What can chickens can teach us about nurturing ideas?

This Easter, can we learn a thing or two from the humble chicken about the way we approach innovation? 

Innovation leaders talk about incubating ideas. It’s a great metaphor for keeping those ideas in nurturing, warm conditions until they are ready to hatch.

But I was blown away last week when a friend explained how chickens really hatch their eggs. It’s more sophisticated than you might think.

When you picture a hen and some fluffy yellow chicks, it’s never just one chick—it’s a group of them. But hens only lay one egg a day, so how do they end up with all those fluffy yellow chicks who are all the same age?

Well, here’s the thing: Those chickens are clever. Being a bird is a risky business. There are all sorts of predators, and hens are vulnerable when sitting on a nest. So they have adapted to hatch the next generation as efficiently as possible.

They do this in two ways.

Firstly, although chickens only lay one egg a day, they don’t need a daily (or nightly) visit from a Rooster. Once the Rooster has made his contribution, the chicken stores it and releases it to each egg over a period of up to two weeks. Excuse the euphemisms but we’re avoiding getting stuck in spam filters.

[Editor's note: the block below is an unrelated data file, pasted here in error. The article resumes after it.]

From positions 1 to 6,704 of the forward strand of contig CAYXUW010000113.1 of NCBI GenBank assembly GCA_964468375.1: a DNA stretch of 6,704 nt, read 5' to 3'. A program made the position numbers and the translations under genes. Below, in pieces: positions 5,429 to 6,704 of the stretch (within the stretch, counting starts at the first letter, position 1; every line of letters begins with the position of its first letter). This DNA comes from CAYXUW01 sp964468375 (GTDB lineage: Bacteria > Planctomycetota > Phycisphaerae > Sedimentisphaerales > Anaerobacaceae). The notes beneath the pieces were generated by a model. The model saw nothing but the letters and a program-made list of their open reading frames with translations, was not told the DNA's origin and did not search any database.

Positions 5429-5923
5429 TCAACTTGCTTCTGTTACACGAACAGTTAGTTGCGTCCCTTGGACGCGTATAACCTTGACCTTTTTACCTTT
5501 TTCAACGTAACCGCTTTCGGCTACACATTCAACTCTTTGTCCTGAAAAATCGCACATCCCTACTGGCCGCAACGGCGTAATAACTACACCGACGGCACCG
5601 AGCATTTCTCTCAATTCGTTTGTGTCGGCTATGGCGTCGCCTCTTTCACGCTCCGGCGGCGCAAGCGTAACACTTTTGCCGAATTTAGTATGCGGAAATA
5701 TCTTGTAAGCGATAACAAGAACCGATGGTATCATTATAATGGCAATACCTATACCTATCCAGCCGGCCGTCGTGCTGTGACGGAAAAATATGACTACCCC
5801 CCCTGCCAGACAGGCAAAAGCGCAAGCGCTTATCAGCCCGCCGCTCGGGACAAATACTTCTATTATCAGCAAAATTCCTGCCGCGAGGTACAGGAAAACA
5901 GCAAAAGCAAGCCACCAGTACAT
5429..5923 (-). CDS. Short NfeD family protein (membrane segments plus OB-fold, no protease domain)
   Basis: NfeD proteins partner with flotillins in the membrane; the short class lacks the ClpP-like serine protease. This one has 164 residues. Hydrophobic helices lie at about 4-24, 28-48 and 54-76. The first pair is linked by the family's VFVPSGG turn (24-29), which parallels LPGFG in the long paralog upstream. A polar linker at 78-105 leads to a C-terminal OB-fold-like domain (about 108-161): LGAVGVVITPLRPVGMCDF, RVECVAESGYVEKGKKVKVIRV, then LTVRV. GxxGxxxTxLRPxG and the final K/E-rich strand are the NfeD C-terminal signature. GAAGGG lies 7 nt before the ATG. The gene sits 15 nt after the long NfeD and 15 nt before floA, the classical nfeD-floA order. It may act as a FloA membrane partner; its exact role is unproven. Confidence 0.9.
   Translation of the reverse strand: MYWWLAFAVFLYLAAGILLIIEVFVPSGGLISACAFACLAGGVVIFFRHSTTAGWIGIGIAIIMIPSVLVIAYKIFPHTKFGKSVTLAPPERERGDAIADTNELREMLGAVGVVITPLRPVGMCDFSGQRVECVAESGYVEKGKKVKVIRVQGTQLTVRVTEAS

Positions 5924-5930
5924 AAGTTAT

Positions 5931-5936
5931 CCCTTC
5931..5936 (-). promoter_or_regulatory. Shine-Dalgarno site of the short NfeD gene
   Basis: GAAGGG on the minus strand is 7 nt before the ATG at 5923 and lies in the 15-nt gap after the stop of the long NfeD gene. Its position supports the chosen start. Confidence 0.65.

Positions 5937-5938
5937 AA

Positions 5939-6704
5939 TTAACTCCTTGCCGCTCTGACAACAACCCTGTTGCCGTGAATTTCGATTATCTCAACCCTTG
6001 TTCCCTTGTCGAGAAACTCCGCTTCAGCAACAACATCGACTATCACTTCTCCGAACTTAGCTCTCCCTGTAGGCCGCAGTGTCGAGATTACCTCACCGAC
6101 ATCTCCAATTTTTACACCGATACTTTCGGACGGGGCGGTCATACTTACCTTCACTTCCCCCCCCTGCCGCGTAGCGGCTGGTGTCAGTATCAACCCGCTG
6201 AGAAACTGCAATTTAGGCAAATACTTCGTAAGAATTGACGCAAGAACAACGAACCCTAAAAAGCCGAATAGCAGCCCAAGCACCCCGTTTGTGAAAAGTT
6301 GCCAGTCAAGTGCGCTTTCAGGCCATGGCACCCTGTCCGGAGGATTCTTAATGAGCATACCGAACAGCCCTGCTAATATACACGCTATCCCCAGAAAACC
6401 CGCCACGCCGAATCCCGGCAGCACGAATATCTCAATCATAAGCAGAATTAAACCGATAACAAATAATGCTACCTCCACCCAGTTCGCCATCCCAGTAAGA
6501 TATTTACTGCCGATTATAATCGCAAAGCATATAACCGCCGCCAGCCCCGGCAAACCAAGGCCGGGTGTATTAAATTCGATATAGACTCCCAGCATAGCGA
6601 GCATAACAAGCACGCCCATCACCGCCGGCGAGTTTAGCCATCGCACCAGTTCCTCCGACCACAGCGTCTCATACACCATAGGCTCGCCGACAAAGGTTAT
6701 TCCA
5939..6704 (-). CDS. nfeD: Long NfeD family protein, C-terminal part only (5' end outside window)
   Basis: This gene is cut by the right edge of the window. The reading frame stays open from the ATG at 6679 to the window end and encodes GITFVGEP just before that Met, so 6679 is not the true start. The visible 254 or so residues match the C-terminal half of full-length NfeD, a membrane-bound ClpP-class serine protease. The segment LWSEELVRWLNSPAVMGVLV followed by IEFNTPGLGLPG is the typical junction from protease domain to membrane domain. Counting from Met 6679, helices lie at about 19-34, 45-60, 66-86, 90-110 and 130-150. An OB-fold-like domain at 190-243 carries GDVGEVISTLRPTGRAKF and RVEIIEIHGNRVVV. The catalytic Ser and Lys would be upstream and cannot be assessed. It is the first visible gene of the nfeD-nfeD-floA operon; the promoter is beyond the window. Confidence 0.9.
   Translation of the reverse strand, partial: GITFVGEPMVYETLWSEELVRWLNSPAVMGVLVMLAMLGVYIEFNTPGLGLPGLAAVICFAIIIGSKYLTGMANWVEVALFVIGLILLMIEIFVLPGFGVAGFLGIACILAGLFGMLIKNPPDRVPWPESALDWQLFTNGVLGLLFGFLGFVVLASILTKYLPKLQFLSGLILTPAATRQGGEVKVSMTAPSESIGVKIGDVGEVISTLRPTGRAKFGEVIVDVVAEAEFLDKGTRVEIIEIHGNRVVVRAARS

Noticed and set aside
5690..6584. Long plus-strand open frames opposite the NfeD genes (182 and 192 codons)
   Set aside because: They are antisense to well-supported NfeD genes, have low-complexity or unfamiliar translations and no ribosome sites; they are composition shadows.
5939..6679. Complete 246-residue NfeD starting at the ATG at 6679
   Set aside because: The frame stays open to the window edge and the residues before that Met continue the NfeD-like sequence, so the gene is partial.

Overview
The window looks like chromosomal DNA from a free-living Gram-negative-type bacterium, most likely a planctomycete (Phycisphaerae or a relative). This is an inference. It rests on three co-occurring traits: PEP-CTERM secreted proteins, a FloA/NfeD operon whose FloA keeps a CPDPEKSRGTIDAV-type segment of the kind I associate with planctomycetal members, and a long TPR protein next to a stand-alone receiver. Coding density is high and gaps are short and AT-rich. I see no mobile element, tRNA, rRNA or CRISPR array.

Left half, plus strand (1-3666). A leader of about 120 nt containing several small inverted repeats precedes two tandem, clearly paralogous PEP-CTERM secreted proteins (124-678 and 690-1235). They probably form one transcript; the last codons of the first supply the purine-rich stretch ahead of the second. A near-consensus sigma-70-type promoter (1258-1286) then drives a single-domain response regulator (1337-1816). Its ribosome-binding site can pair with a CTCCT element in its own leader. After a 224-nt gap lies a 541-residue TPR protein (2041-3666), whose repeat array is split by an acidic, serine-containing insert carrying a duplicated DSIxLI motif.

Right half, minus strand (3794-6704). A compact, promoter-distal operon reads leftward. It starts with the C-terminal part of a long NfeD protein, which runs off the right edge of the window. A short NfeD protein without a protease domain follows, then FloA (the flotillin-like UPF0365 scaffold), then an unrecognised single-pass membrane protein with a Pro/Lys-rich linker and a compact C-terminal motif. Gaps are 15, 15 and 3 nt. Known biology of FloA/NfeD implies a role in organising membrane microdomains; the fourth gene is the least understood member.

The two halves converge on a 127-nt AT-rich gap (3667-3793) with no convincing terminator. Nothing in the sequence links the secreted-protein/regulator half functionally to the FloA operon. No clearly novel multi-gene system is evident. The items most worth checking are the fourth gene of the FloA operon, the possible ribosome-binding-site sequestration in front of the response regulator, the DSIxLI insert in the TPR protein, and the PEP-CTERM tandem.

Secondly, the chicken doesn’t start becoming broody and sitting on the eggs until she has a clutch, say 8 – 12 eggs. The warm hen then incubates them and 21 days later, some will hatch successfully.

Why am I telling you this?

Nature’s brilliant. It will give you something to talk about in that awkward lull where you’re waiting for latecomers to join a Teams call.

But mainly, because successful innovation inside big companies isn’t just about building methodology like lean start-up or agile. It isn’t just about building the capability of your team. It’s also about building the conditions to deliver multiple waves of incubation as effectively as possible.

So, think about cohorts of ideas on a topic rather than a single moonshot. Think about the risks threatening successful innovation and how you can manage them. Think about ‘seasons’ of laying followed by seasons of hatching ideas.

What other innovation top tips do you have? Let me know what other thoughts this triggers.